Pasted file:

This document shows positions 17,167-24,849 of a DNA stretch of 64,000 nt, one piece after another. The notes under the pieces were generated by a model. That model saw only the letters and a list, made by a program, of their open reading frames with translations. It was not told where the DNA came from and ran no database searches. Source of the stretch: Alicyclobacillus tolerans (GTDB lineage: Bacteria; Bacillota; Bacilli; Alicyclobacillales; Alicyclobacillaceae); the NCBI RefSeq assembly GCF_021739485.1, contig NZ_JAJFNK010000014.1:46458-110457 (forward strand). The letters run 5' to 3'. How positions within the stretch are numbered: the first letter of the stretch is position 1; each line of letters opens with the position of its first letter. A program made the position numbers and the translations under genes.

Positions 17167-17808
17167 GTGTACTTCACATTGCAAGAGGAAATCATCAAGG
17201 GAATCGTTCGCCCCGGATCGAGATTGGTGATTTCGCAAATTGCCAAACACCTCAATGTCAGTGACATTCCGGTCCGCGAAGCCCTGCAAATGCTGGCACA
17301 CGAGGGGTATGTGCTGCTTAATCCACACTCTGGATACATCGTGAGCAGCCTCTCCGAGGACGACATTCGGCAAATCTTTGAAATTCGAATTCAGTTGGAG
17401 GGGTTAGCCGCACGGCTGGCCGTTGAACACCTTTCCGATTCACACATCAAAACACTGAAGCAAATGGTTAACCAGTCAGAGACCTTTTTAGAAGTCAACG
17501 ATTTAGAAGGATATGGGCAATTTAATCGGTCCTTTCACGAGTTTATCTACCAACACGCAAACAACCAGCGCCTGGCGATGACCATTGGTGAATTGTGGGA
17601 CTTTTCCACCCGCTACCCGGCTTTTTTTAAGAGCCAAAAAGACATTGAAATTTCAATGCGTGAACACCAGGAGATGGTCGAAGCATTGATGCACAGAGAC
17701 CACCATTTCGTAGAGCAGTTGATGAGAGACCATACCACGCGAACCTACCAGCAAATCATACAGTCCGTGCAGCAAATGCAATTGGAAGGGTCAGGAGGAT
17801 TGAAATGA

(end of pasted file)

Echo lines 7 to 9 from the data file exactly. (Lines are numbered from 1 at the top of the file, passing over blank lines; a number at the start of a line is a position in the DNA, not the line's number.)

17501 ATTTAGAAGGATATGGGCAATTTAATCGGTCCTTTCACGAGTTTATCTACCAACACGCAAACAACCAGCGCCTGGCGATGACCATTGGTGAATTGTGGGA
17601 CTTTTCCACCCGCTACCCGGCTTTTTTTAAGAGCCAAAAAGACATTGAAATTTCAATGCGTGAACACCAGGAGATGGTCGAAGCATTGATGCACAGAGAC
17701 CACCATTTCGTAGAGCAGTTGATGAGAGACCATACCACGCGAACCTACCAGCAAATCATACAGTCCGTGCAGCAAATGCAATTGGAAGGGTCAGGAGGAT